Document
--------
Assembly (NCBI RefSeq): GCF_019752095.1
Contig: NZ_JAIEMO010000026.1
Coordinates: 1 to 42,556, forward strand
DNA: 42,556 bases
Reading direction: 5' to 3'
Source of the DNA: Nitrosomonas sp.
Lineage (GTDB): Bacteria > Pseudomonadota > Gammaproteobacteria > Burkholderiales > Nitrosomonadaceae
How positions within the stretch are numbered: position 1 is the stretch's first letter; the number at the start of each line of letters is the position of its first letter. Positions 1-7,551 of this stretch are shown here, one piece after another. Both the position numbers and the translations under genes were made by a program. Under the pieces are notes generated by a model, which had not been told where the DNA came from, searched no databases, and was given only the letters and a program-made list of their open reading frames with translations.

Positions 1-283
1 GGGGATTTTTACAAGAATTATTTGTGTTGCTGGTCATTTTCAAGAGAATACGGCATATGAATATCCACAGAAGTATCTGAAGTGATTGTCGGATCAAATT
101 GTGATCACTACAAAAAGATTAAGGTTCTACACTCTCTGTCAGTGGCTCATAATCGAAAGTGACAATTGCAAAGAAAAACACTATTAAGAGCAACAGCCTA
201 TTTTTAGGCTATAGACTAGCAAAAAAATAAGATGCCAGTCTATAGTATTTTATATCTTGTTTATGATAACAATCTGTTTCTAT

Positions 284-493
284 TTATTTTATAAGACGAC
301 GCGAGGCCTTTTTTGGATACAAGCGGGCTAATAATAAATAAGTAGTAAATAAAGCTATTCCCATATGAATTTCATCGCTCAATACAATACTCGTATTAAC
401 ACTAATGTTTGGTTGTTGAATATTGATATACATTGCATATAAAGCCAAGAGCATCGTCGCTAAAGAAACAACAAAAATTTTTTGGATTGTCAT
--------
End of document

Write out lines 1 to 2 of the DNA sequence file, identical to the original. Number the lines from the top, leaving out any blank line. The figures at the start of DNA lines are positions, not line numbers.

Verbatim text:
Assembly (NCBI RefSeq): GCF_019752095.1
Contig: NZ_JAIEMO010000026.1